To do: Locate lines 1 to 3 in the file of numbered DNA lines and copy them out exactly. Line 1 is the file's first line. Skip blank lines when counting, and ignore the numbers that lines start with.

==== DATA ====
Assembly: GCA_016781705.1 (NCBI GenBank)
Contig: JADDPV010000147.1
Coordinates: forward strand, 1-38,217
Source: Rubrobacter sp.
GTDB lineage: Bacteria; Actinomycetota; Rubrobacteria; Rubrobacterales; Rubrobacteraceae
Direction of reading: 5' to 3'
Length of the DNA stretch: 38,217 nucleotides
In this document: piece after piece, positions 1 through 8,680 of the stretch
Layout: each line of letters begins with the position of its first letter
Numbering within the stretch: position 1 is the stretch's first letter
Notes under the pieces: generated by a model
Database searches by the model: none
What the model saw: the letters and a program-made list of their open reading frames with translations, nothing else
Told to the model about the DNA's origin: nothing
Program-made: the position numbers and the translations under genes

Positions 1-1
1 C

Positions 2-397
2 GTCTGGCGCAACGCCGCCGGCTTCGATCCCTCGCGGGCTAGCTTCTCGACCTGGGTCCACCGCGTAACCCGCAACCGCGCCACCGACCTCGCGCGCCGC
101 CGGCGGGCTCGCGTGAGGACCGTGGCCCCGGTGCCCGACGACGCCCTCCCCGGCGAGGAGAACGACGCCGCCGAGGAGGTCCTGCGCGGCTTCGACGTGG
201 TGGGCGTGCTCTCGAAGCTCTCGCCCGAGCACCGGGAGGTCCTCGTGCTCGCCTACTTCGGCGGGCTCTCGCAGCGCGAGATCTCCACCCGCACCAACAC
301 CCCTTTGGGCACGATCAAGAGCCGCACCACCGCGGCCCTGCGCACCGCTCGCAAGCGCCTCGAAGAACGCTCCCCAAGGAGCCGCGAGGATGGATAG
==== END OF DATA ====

Assembly: GCA_016781705.1 (NCBI GenBank)
Contig: JADDPV010000147.1
Coordinates: forward strand, 1-38,217